Judging from the abundance of governmental, industrial and academic projects concerned with the prevention and the detection of hardware trojans, there is a consensus regarding the severity of the threat and it’s not taken lightly. DARPA has launched the “Integrity and Reliability of Integrated Circuits“ program aiming to develop techniques for the detection of malicious circuitry. The Intelligence Advanced Research Projects Activity funded a project aiming to redesign the fabrication of integrated circuits, while various other initiatives are currently undergoing (e.g., the COST Action project on “Trustworthy Manufacturing and Utilization of Secure Devices” and the DoD Trusted Foundry program). In addition to these, there are numerous other industrial and academic projects proposing new trojan detection techniques every year, only to be circumvented by follow up work.
But do Hardware Trojans exist?
Ironically, until now there have been no cases where malicious circuitry was detected in military-grade or even commercial chips. With nothing more than rumors to hint about hardware trojans (in places other than academic lab benches), one cannot but question their existence. In other words, is HT design and insertion too complex to be practical, or do our detection tools fail to detect the malicious circuitry embedded in the chips around us?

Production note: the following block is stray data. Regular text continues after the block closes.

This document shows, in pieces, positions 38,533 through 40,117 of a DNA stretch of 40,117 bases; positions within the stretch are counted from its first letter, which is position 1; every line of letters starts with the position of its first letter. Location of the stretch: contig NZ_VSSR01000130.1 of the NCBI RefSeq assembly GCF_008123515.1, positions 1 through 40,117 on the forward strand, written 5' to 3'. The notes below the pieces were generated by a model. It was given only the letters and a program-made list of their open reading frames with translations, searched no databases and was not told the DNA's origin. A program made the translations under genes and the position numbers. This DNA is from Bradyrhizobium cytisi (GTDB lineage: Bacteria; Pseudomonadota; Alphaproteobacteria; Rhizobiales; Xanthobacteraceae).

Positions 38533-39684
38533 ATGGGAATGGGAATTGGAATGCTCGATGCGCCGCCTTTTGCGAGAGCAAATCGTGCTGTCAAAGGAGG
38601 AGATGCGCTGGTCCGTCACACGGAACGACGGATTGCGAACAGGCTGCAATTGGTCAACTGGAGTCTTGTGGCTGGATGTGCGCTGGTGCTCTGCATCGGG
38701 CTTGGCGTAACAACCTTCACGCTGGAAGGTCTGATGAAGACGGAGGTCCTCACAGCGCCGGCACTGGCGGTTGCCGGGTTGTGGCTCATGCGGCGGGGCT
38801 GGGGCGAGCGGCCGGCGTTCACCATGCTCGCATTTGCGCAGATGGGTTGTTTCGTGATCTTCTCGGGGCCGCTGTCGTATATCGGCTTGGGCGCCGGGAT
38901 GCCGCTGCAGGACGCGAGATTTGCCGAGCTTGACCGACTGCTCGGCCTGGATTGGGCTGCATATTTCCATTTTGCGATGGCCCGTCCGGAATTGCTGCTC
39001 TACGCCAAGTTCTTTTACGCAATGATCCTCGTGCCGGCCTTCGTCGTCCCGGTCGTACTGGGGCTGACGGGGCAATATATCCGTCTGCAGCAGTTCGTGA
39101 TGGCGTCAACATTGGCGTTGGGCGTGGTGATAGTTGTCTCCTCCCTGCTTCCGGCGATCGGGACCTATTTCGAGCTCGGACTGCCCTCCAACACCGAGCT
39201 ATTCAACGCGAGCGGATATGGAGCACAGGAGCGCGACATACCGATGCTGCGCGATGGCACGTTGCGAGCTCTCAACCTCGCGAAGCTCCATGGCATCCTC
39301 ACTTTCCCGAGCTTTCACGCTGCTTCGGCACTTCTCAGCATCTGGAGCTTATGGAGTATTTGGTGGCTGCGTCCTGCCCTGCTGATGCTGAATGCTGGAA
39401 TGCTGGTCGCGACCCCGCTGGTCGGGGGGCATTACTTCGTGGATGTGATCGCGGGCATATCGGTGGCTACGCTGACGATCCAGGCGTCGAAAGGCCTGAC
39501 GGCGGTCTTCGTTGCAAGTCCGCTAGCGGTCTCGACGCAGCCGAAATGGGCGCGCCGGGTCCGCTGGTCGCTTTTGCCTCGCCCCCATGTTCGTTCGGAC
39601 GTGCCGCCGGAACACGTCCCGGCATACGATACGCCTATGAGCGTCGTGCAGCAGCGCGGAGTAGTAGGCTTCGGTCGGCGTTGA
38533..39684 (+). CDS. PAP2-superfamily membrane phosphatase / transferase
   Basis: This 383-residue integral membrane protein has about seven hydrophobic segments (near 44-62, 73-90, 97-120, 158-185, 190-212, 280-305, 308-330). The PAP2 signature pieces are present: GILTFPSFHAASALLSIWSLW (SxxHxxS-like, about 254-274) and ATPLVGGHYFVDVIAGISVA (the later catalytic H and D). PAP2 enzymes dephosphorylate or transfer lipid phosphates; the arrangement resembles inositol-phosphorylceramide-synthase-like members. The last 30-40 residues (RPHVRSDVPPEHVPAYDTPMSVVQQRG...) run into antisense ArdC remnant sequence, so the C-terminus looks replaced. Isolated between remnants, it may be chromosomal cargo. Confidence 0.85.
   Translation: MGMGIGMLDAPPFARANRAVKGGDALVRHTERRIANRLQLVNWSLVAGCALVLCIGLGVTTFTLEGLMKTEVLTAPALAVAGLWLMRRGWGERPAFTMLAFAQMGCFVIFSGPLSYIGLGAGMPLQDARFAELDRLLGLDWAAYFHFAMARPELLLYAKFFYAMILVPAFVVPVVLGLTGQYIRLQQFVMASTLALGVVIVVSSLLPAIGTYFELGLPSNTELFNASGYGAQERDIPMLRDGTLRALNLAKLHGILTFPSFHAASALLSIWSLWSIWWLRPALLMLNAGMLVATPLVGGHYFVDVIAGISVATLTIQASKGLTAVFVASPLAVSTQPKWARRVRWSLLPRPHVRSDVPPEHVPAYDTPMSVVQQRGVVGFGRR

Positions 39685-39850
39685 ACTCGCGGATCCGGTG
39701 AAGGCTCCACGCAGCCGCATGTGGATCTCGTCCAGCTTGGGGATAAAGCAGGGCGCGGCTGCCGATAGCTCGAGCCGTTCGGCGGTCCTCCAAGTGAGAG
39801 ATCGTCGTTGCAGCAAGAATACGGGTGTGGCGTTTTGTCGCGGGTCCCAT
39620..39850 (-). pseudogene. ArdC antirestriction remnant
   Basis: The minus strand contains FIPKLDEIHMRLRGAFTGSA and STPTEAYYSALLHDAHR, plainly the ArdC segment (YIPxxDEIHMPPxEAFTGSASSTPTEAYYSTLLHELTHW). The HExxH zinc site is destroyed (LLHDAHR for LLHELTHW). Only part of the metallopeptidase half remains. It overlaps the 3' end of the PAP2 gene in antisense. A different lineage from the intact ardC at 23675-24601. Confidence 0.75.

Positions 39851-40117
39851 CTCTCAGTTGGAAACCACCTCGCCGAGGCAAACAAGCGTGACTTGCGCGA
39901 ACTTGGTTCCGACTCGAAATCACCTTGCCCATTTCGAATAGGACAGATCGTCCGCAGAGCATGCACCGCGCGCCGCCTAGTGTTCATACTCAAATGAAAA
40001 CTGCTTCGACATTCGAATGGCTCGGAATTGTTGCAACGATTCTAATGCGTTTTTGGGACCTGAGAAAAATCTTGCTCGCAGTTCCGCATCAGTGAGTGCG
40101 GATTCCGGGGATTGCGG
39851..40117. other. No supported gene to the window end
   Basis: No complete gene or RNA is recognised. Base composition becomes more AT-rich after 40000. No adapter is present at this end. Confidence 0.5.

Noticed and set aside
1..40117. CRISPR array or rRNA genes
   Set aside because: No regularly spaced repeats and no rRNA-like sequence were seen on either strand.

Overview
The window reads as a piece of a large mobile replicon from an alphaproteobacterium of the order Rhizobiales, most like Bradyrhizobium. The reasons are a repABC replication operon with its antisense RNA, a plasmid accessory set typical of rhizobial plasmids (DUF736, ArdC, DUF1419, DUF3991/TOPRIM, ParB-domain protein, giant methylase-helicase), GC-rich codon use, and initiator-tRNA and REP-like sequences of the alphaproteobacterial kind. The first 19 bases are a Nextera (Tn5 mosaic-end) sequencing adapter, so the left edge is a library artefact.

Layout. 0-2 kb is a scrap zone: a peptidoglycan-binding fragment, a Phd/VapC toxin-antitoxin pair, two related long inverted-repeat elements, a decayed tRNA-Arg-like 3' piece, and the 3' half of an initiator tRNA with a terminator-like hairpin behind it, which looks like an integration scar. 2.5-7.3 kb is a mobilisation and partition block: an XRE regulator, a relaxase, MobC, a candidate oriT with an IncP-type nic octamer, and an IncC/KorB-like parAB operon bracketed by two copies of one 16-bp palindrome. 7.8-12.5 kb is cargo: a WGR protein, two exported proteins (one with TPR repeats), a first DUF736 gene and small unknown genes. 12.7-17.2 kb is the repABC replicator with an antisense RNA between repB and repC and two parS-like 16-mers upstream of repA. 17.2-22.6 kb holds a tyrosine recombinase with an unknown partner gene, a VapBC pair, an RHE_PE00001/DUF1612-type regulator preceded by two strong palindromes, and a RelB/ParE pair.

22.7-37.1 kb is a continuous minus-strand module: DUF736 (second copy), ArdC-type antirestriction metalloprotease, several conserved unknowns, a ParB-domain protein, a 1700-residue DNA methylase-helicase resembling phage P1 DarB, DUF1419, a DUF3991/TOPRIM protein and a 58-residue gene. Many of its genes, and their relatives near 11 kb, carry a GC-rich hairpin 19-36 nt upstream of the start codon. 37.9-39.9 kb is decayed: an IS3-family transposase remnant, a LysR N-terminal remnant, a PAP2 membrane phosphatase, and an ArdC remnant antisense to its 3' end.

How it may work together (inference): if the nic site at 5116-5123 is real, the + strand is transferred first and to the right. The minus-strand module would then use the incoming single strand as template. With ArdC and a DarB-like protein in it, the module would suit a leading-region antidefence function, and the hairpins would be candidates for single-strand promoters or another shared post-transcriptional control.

It could be that both are true: hardware trojans do not exist (yet) as malicious actors are focusing on other aspects of the hardware that are easier to compromise. In all cases where trojans were discovered, the erroneous behavior was traced to the chip’s firmware and not its circuitry. Interestingly, in the vast majority of those incidents the security flaws were attributed to honest fabrication mistakes (e.g., manufacturer failing to disable a testing interface).
Intentional vs. Unintentional Errors
It is safe to always assume that an IC will fail in the worst possible way, at the worst possible time (see Syrian airdefense incident). This “crash n’ burn” approach is common in critical systems (e.g., airplanes, satellites, dams), where any divergence from normal operation will result in an irrecoverable failure of the whole system.